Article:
“This superb collection brilliantly evokes the motives and strategies, risks and experiences of thousands who ventured routes of refuge beyond the ‘drinking gourd’ that led to the North.”—Sydney Nathans, author of A Mind to Stay: White Plantation, Black Homeland
"Timely and important. A wide-ranging and stimulating set of essays on runaway slaves and geographies of self-emancipation in antebellum North America."—Douglas B. Chambers, author of Murder at Montpelier: Igbo Africans in Virginia
“This anthology is the first to make a conceptual distinction between formal, semiformal, and informal freedom of runaway slaves and the first to examine the plight of fugitives in a broad continental perspective.”—Loren Schweninger, author of Families in Crisis in the Old South: Divorce, Slavery, and the Law
This volume introduces a new way to study the experiences of runaway slaves by defining different “spaces of freedom” they inhabited. It also provides a groundbreaking continental view of fugitive slave migration, moving beyond the usual regional or national approaches to explore locations in Canada, the U.S. North and South, Mexico, and the Caribbean. Using newspapers, advertisements, and new demographic data, contributors show how events like the Revolutionary War and westward expansion shaped the slave experience.
Contributors investigate sites of formal freedom, where slavery was abolished and refugees were legally free, to determine the extent to which fugitive slaves experienced freedom in places like Canada while still being subject to racism. In sites of semiformal freedom, as in the northern United States, fugitives’ claims to freedom were precarious because state abolition laws conflicted with federal fugitive slave laws. Contributors show how local committees strategized to interfere with the work of slave catchers to protect refugees. Sites of informal freedom were created within the slaveholding South, where runaways who felt relocating to distant destinations was too risky formed maroon communities or attempted to blend in with free black populations. These individuals procured false documents or changed their names to avoid detection and pass as free.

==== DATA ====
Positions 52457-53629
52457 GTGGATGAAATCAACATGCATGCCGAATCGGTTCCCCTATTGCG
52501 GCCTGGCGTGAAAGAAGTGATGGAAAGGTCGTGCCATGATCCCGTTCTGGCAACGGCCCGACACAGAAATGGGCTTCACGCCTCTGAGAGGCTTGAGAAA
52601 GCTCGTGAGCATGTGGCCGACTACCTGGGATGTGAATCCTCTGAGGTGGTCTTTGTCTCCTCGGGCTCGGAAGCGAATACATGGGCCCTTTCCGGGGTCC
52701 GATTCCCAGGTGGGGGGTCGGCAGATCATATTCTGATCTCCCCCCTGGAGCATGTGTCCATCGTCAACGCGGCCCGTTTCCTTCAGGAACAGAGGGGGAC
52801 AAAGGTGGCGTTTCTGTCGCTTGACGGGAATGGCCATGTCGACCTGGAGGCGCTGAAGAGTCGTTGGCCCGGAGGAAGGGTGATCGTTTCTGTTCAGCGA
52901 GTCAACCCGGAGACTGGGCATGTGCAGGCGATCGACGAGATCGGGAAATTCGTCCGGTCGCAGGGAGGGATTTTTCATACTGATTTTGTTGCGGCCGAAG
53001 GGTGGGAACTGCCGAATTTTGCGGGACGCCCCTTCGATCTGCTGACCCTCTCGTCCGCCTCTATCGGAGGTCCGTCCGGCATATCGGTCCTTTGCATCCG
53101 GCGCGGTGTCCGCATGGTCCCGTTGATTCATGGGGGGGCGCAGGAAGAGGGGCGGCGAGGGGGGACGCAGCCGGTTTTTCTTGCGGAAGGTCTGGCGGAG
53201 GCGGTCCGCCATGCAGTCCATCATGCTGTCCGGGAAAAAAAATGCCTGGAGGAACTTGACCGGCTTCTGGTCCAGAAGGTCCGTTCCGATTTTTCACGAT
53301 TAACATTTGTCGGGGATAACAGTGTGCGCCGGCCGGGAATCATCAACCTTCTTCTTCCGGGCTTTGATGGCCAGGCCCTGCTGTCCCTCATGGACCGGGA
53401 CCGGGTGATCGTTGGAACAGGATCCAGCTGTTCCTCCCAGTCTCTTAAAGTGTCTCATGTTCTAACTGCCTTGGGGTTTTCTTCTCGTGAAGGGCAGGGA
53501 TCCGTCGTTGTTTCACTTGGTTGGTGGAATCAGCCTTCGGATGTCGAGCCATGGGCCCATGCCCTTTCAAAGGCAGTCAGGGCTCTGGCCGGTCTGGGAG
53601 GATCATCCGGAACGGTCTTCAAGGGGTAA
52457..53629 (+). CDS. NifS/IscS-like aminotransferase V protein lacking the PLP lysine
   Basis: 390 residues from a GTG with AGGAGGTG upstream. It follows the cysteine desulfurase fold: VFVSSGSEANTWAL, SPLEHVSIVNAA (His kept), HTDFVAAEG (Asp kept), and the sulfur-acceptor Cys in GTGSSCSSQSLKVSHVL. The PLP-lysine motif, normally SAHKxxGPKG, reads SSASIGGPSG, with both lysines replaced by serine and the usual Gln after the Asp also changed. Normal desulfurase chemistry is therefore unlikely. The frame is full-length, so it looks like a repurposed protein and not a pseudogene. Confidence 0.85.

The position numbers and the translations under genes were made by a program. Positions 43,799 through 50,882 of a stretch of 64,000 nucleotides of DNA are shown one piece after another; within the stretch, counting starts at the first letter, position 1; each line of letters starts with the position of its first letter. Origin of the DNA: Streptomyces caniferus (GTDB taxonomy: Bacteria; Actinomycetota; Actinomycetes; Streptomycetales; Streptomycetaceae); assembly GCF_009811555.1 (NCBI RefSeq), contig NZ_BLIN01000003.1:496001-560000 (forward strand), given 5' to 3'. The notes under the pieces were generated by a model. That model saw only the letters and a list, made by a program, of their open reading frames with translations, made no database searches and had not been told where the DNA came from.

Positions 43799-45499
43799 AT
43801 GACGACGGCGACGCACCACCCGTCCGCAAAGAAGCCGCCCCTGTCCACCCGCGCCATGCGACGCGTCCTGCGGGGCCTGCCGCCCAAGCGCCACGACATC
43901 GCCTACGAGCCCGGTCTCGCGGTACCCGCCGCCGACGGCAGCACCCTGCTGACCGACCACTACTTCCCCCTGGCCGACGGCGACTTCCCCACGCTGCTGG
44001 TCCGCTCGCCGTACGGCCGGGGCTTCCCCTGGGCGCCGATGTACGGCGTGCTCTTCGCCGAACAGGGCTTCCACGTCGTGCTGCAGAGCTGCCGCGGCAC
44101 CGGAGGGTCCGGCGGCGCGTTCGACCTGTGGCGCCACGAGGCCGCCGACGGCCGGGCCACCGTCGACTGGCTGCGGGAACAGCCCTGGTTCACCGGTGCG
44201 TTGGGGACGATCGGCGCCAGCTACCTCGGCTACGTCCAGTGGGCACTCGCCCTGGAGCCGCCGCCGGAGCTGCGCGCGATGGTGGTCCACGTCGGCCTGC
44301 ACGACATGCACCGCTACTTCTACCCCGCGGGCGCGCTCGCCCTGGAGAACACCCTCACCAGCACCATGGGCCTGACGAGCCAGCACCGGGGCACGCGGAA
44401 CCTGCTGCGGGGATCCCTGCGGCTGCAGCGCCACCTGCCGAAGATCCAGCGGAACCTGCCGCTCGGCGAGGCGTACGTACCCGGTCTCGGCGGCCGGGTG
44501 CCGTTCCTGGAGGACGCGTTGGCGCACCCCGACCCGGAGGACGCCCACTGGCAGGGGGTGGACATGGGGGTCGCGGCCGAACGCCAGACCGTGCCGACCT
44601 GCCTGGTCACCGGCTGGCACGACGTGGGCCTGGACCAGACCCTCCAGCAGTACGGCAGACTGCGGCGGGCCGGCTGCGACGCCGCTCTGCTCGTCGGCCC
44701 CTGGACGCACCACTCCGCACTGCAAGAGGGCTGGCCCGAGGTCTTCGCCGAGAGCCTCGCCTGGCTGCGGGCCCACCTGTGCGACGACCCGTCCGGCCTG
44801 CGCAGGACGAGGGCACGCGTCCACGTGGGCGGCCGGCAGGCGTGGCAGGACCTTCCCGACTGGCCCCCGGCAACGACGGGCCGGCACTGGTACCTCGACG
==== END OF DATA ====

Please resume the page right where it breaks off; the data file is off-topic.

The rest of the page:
The essays discuss slaves’ motivations for choosing these destinations, the social networks that supported their plans, what it was like to settle in their new societies, and how slave flight impacted broader debates about slavery. This volume redraws the map of escape and emancipation during this period, emphasizing the importance of place in defining the meaning and extent of freedom.
Damian Alan Pargas is the Raymond and Beverly Sackler Professor of History and Culture of the United States and the Americas at Leiden University. He is the author of The Quarters and the Fields: Slave Families in the Non-Cotton South and Slavery and Forced Migration in the Antebellum South.
Contributors: Graham Russell Hodges | Gordon S. Barker | Roy E. Finkenbine | Matthew Pinsker | Damian Alan Pargas | Viola Franziska Müller | Sylviane A. Diouf | Kyle Ainsworth | Mekala Audain | James David Nichols | Jeffrey R. Kerr-Ritchie
A volume in the series Southern Dissent, edited by Stanley Harrold and Randall M. Miller
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